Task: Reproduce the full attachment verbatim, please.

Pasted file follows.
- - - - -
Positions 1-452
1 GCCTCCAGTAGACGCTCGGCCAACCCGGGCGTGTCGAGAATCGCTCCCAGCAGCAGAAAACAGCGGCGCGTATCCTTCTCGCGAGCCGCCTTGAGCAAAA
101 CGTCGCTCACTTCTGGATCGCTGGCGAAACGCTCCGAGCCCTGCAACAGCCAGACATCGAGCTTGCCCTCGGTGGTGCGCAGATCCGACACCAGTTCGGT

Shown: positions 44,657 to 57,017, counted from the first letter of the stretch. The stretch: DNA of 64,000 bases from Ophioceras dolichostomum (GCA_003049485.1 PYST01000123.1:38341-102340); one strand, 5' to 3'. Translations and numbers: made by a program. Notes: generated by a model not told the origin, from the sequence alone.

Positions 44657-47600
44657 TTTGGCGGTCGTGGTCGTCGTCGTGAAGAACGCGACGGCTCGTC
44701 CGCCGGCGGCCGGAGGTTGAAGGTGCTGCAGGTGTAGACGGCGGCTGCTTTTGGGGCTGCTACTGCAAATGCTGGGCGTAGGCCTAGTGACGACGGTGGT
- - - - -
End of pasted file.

Positions 1-452
1 GCCTCCAGTAGACGCTCGGCCAACCCGGGCGTGTCGAGAATCGCTCCCAGCAGCAGAAAACAGCGGCGCGTATCCTTCTCGCGAGCCGCCTTGAGCAAAA
101 CGTCGCTCACTTCTGGATCGCTGGCGAAACGCTCCGAGCCCTGCAACAGCCAGACATCGAGCTTGCCCTCGGTGGTGCGCAGATCCGACACCAGTTCGGT

Shown: positions 44,657 to 57,017, counted from the first letter of the stretch. The stretch: DNA of 64,000 bases from Ophioceras dolichostomum (GCA_003049485.1 PYST01000123.1:38341-102340); one strand, 5' to 3'. Translations and numbers: made by a program. Notes: generated by a model not told the origin, from the sequence alone.

Positions 44657-47600
44657 TTTGGCGGTCGTGGTCGTCGTCGTGAAGAACGCGACGGCTCGTC
44701 CGCCGGCGGCCGGAGGTTGAAGGTGCTGCAGGTGTAGACGGCGGCTGCTTTTGGGGCTGCTACTGCAAATGCTGGGCGTAGGCCTAGTGACGACGGTGGT